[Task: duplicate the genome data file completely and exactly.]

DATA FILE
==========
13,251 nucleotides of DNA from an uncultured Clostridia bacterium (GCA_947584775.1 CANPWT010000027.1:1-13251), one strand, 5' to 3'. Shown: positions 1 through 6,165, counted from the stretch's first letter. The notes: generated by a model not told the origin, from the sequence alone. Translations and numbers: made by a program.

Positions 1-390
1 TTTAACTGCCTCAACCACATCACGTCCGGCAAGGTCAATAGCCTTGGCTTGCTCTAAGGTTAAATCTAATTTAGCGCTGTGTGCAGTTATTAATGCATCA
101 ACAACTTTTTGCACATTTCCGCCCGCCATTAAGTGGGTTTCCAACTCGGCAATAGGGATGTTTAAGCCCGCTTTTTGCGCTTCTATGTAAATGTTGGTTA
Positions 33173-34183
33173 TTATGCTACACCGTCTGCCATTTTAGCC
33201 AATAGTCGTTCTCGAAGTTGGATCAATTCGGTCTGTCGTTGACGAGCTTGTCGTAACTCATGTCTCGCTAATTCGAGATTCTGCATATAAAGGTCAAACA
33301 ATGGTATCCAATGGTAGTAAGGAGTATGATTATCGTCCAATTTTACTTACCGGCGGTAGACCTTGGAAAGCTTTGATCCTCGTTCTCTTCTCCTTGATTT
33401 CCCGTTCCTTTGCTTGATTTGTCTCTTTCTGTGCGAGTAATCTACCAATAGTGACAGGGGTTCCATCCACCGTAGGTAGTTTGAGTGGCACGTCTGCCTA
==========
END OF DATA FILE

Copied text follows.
13,251 nucleotides of DNA from an uncultured Clostridia bacterium (GCA_947584775.1 CANPWT010000027.1:1-13251), one strand, 5' to 3'. Shown: positions 1 through 6,165, counted from the stretch's first letter. The notes: generated by a model not told the origin, from the sequence alone. Translations and numbers: made by a program.

Positions 1-390
1 TTTAACTGCCTCAACCACATCACGTCCGGCAAGGTCAATAGCCTTGGCTTGCTCTAAGGTTAAATCTAATTTAGCGCTGTGTGCAGTTATTAATGCATCA
101 ACAACTTTTTGCACATTTCCGCCCGCCATTAAGTGGGTTTCCAACTCGGCAATAGGGATGTTTAAGCCCGCTTTTTGCGCTTCTATGTAAATGTTGGTTA
Positions 33173-34183
33173 TTATGCTACACCGTCTGCCATTTTAGCC
33201 AATAGTCGTTCTCGAAGTTGGATCAATTCGGTCTGTCGTTGACGAGCTTGTCGTAACTCATGTCTCGCTAATTCGAGATTCTGCATATAAAGGTCAAACA
33301 ATGGTATCCAATGGTAGTAAGGAGTATGATTATCGTCCAATTTTACTTACCGGCGGTAGACCTTGGAAAGCTTTGATCCTCGTTCTCTTCTCCTTGATTT
33401 CCCGTTCCTTTGCTTGATTTGTCTCTTTCTGTGCGAGTAATCTACCAATAGTGACAGGGGTTCCATCCACCGTAGGTAGTTTGAGTGGCACGTCTGCCTA